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The historic roots of "bakery"

  • April 29, 2021 12:42 PM
    Message # 10403540
    Anonymous member (Administrator)

    Submitted by: Robert Newport, McGowan Hall Executive Director, Lover of Cakes

    Folks moving into the “The Bakery” town homes at 16th & Bellefontaine may very well wonder about the confectionery name given to their new abodes, built just last year. I’m going to go on a limb and describe the architectural style as a simplified but stately contemporary take on Italianate…mayyybe Federalist? (architects and preservationists please correct me if needed!)

    At any rate, why “The Bakery?” You, like I, may drive by dozens or even hundreds of buildings every day. I often wonder “what was that building built for?” or “what USED to be there?” There is an amazing website where you can satiate your curiosity for architectural history at I also encourage you to visit another spectacular website with in-depth articles on historic Indianapolis buildings:…from which I will be heavily borrowing for the answer to the query, “Why ‘The Bakery?’”

    Well, if you guessed “ummmmm…was the building that used to be there a bakery?” You nailed it. I hope I didn’t give it away too soon for those of you still wondering. The preceding complex at the southeast corner of 16th & Bellefontaine wasn’t just any corner bakery though. It was home to Omar Bakeries: a major player in the Midwest baking game. At one point Omar was the eighth-largest baker in the nation, and owned two flour mills as well as baking plants in Omaha, Milwaukee, Indianapolis, Peoria, and Columbus and Hamilton, Ohio. According to the Indianapolis Star, in their 1950s heyday, “Omar had more than 280 route men from 12 distribution points throughout the state and 91 in Indianapolis. Omar turned out 525,000 loaves of 17 varieties of bread each week and 48 varieties of cakes, rolls, pies, doughnuts and specialty pastries.” ‘Omarzing’ you might say!! Unfortunately I was too late to contribute to their advertising strategy. Omar was bought by Continental Baking Co. in 1958 and the Indianapolis bakery was closed by 1966.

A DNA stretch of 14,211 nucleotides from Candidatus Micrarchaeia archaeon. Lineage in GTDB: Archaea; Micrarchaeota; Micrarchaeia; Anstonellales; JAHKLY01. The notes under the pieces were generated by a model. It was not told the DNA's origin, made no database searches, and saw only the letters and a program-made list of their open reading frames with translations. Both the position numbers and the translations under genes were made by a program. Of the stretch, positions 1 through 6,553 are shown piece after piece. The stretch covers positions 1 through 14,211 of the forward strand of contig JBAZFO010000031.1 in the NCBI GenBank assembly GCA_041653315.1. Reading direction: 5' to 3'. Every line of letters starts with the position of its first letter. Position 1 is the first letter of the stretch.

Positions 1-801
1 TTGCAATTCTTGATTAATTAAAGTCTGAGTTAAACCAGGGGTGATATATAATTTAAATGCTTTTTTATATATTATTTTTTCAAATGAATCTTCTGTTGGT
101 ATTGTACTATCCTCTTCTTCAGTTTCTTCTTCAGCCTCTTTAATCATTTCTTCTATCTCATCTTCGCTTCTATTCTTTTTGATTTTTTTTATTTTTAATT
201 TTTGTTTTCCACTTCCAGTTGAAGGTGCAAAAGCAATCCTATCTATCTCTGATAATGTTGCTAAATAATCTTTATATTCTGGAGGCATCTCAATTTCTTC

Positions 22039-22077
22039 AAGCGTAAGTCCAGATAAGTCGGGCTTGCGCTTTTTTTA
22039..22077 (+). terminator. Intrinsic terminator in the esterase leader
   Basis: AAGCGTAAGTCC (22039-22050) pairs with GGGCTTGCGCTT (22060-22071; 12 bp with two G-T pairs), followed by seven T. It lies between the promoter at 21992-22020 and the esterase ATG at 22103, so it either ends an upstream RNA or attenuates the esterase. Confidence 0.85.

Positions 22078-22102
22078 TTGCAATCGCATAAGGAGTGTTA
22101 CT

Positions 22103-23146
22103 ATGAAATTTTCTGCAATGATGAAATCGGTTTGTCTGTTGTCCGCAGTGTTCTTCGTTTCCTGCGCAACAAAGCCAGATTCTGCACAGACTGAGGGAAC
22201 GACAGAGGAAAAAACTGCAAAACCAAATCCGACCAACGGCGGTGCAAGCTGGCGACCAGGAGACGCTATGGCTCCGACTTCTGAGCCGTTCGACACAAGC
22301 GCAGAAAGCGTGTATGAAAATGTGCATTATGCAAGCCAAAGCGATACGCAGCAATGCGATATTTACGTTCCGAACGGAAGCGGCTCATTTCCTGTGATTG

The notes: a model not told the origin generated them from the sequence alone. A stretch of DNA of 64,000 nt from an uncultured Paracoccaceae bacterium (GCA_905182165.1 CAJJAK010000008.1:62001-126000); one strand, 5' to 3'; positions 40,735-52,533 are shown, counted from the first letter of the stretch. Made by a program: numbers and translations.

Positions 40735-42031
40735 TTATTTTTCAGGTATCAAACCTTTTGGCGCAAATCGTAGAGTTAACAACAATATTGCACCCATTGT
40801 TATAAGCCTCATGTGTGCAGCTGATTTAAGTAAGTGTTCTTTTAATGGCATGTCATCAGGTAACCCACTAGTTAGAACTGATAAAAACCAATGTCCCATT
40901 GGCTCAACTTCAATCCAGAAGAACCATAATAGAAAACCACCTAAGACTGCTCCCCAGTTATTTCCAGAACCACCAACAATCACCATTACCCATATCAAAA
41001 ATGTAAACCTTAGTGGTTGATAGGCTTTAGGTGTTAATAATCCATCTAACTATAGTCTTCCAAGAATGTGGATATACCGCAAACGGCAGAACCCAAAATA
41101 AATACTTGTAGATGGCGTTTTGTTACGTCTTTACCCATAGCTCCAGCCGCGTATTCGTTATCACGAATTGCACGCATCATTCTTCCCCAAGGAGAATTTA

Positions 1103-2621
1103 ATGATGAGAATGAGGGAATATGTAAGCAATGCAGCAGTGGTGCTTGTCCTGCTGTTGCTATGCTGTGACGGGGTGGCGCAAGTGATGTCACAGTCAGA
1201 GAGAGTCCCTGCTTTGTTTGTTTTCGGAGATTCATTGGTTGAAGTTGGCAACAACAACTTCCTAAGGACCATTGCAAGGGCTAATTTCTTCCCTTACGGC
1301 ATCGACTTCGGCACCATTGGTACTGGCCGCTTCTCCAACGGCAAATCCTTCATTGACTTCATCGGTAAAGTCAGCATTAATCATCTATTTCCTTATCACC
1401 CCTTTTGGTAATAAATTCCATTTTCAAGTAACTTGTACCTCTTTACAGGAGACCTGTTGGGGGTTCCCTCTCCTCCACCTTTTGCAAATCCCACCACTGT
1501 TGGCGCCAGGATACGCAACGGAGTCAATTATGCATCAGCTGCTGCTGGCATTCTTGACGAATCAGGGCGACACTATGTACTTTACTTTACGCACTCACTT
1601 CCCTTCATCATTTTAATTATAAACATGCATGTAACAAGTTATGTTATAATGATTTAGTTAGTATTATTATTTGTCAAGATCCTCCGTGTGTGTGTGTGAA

The popular jingle enjoyed heavy airplay in the ‘50s:

    Oh, Mom! Here comes the Omar man!
    I’m the Omar man, (tap,tap,tap)
    knocking at your door (rappa tap tap).
    When you taste my bread (mmmm boy!),
    you’re gonna want more (rappa tap tap).
    Yes, everyone loves those cookies and cakes
    and the wonderful bread the Omar bakes!
    Get it from your Omar man!

    Interestingly, prior to Omar operating out of the complex, the original builder of the structure, baker William Elwarner of City Baking Co, incorporated 4 residential apartment units in addition to the garages and bakeries. Each apartment featured a small, attractive balcony facing Bellefontaine. Perhaps he wanted the residents to “smell what the Elwarner was cooking?” Again, wish I could have helped with marketing/advertising. And now after many years of vacancy, the original 1915 structure and added buildings have been replaced by “The Bakery” town homes. The Old Northside welcomes “The Bakery” residents to the neighborhood, and personally I won’t be satisfied until every town home participates in a fierce bake-off for the “Omar-zing” Grand Prize for excellence in baking. I will graciously volunteer to serve as judge. Let’s do this Bakery dwellers.

    Last modified: April 29, 2021 12:47 PM | Anonymous member (Administrator)

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